Baricitinib: Another drug for treating arthritis
Results from an international first clinical Phase III trial showed that baricitinib as an rheumatoid arthritis (RA) treatment in patients has reported a significant success and demonstrated significant improvement in symptoms. Trial results have been published in the top scientific journal New England Journal of Medicine.
Baricitinib is an small-molecule oral Janus kinase 1 and 2 inhibitor, which works by interfering with the intracellular enzymes and initiate signaling activity which are responsible for inflammatory response. This Phase III trial study sponsored was carried out by MedUni Vienna and Stanford University (USA).
Study sample was 527 patients and were randomly divided into three groups, treated once daily for 24 weeks with 2 mg of baricitinib, 4 mg of baricitinib and a control group with placebo. The participants in this trial who had previously received treatment with disease-modifying anti-rheumatic drugs and had an inadequate response.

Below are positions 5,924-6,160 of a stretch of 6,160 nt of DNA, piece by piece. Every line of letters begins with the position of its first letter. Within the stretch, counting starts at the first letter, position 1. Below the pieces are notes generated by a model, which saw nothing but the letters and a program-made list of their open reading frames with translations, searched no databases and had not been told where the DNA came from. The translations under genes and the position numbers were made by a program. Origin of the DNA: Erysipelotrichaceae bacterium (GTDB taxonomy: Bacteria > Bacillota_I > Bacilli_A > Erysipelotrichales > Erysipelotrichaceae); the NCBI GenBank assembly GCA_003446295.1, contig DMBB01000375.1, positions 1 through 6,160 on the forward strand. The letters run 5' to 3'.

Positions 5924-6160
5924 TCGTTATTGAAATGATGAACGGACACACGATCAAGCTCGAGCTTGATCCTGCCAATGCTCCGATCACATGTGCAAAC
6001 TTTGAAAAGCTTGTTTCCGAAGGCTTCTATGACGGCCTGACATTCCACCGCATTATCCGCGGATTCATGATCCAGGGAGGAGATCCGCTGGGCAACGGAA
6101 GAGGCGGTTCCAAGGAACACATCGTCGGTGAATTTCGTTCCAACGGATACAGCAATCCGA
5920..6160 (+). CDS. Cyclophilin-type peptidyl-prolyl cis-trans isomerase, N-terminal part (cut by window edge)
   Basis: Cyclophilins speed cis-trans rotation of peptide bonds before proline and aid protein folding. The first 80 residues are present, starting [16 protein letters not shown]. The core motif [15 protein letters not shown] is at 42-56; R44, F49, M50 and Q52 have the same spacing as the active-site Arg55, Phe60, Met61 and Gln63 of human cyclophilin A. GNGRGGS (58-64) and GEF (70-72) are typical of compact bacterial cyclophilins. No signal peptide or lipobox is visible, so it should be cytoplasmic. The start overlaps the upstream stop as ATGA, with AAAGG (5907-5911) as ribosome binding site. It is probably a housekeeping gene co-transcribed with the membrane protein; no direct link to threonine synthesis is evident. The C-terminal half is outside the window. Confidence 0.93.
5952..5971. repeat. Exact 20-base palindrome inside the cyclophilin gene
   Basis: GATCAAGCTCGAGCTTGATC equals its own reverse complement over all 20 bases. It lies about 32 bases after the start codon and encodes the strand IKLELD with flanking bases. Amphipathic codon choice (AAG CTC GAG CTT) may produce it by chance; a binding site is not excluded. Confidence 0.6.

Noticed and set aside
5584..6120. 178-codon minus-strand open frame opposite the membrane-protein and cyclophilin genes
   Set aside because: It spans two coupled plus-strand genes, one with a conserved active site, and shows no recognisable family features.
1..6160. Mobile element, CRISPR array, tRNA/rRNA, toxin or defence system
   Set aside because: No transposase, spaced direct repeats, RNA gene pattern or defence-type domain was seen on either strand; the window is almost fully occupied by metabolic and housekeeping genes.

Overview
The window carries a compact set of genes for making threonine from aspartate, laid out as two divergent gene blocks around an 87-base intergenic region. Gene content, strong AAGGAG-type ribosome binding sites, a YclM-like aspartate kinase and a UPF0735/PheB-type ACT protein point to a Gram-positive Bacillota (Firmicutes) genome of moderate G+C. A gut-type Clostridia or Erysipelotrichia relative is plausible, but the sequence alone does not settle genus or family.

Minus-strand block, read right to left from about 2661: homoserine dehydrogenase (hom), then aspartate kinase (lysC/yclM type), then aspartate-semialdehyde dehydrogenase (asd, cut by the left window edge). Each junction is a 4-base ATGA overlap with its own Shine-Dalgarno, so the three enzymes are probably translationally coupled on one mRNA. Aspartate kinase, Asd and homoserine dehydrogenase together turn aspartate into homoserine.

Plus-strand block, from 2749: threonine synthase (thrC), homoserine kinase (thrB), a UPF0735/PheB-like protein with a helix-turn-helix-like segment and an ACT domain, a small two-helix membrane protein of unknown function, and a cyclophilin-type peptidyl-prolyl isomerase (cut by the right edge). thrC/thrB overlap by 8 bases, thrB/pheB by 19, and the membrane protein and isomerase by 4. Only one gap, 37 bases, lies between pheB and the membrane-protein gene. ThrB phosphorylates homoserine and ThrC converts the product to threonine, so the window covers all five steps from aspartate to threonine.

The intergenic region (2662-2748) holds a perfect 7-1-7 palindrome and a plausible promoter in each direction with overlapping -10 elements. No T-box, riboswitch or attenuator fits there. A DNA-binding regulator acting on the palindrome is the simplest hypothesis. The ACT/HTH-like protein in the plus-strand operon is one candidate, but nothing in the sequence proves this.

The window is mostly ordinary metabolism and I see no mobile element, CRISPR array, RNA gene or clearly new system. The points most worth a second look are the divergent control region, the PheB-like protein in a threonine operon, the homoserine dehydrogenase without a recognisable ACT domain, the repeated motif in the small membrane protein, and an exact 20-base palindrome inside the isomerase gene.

Results showed that the treatment significantly decreased RA symptoms who had received baricitinib. In both baricitinib groups, improvement also were noticed with increased physical functionality and decresed inflammation. However, 4 mg dose group exhibited even better results than 2mg dose group as compared to the control group. The adverse event rates were comparable to those known of biological therapies.
"With Baricitinib, we will have a drug that works even if the currently employed medications are not sufficiently effective," said Joseph Smolen, study author, Manager of the University Clinic for Internal Medicine III of MedUni Vienna in AKH Vienna. "Despite the very long disease duration and the refractory nature of the disease based on the lack of success with a series of other established therapies, almost 10 % of the patients went into full remission, i.e. a cure-like state on drug, within six months, and almost half of the patients demonstrated significant improvement of in disease activity and physical functioning. All this may constitute a new basis for the treatment of rheumatoid arthritis that could become available in the near future."
"The medication is taken orally once a day and does not have to be administered intravenously or subcutaneously with a needle, unlike other medication. This is significantly more comfortable for the affected people," explains Smolen and concluded that it is one of the another advantage of this drug.